Self-taught here. The learning curve has been steep and when I look at some of the old film stuff I thought was great at the time, I'm embarrassed. That said, after about 20 years, I think I'm finally at the point where I can distinguish a good photo from a bad one. As John said above "practice, practice, practice". I do pretty well with macro and landscape, but I really want to get good at still life, which I find entirely difficult and maddening. I've drawn and painted still-life images all my life, but getting a good one on camera still eludes me.....gotta work more.
I went to a commercial school for visual communications, which included photography, but I've been doing it forever. I also had a mentor who has two masters degrees, one in fine art and learned about lighting as well as personal growth during the process with him.
Photography is never a "learn it once, do it forever" venture-it is constantly evolving and you need to continuously keep learning, trying and expanding.
I have an associates in graphic design. As an "elective" class I took traditional B&W photography class for one semester. But that was all it took for me. The instructor was awesome and really encouraged me to get better (believe it or not by telling me my first few assignments were crap).
I learned a lot in one semester but, like everyone else, I also learn as I go. I read a lot of articles about photography and always try new stuff and fail a lot.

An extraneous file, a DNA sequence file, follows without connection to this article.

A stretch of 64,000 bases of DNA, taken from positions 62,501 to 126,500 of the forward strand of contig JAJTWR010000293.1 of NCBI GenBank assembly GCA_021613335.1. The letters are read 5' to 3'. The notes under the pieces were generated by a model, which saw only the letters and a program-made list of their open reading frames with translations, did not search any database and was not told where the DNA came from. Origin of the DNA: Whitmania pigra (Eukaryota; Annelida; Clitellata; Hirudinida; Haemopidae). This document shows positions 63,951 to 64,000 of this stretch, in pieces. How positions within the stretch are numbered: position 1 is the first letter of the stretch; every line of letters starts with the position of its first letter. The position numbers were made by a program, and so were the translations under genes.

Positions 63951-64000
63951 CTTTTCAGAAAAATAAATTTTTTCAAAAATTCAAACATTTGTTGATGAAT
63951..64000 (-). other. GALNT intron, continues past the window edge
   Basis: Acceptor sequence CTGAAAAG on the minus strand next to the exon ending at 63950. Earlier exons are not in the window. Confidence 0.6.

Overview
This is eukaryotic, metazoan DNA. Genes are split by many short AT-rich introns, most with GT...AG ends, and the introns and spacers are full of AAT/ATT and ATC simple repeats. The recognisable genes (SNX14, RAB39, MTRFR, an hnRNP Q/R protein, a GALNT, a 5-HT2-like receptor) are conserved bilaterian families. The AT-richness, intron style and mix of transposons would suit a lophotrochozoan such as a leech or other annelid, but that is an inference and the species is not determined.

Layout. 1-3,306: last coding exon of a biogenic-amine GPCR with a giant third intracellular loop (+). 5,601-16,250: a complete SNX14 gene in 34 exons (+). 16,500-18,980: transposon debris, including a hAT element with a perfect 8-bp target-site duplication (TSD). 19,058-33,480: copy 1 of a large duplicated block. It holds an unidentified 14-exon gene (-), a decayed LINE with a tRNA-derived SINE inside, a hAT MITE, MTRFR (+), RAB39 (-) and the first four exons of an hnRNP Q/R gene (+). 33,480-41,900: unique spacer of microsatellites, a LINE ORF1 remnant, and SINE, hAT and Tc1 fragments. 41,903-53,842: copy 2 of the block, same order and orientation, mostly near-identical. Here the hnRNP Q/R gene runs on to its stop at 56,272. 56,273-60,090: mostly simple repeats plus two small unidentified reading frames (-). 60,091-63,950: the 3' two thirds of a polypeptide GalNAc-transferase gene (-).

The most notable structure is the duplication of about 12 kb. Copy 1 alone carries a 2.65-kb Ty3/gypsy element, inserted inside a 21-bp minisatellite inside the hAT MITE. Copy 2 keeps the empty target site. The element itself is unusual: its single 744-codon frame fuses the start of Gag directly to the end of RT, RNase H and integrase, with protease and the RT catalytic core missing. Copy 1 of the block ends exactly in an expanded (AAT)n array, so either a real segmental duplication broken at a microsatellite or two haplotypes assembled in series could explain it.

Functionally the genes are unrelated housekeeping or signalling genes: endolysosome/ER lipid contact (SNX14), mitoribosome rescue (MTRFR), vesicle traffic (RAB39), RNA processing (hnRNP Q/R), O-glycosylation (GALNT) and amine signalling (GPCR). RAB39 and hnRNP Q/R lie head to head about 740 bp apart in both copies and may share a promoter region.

I got a 126 camera from my parents when I was 10...no mentor, just books and trial and error (mostly error). I did a 16 week darkroom class in 1989 and then worked in 1-hour labs in New Zealand and Australia. I knew working in a 1-hour lab wouldn't pay for my travel aspirations so I got a journalism degree....rose up the ranks pretty fast, was chief reporter after a year on the job and only then was I able to afford the fancy trips to Antarctica, Africa etc. Having said that saving for trips like that wasn't easy..didn't have much of a life for five years or so but was well worth it.
Pretty much self taught. I do have a BA Degree in painting and printmaking (woodcuts, intaglio, lithography) which taught me how to look at images. Picked up a camera in my junior year on campus and by my senior year I was known as the photographer on campus. The college I attended did not offer any courses in photography at the time. I became a professional photographer in the early 70's and have been the owner and operator of a professional photography business for the last 38 years. Used many different formats and brand name cameras during those years.
Self taught. Caught the photography bug in my mid twenties and started out with Minolta film equipment. Later changed to Nikon and eventually switched to digital which seemed to give me a big boost as far as intererest and activity. Was part of a large photography group in central NY which was part of a Nature Center there and learned a lot from the other members. Also read a lot and studied other photographer's photos and techniques. Don't really consider myself a technical photographer and try to stick with the basics. For image processing I use Aftershot Pro and Paint Shop Pro.